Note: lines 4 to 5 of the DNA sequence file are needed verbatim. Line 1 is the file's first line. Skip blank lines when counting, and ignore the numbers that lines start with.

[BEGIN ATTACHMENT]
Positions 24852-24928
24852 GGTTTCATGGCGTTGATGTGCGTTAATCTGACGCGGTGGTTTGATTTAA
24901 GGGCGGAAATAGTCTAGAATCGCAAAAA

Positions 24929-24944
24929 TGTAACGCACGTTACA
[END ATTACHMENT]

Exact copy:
Positions 24929-24944
24929 TGTAACGCACGTTACA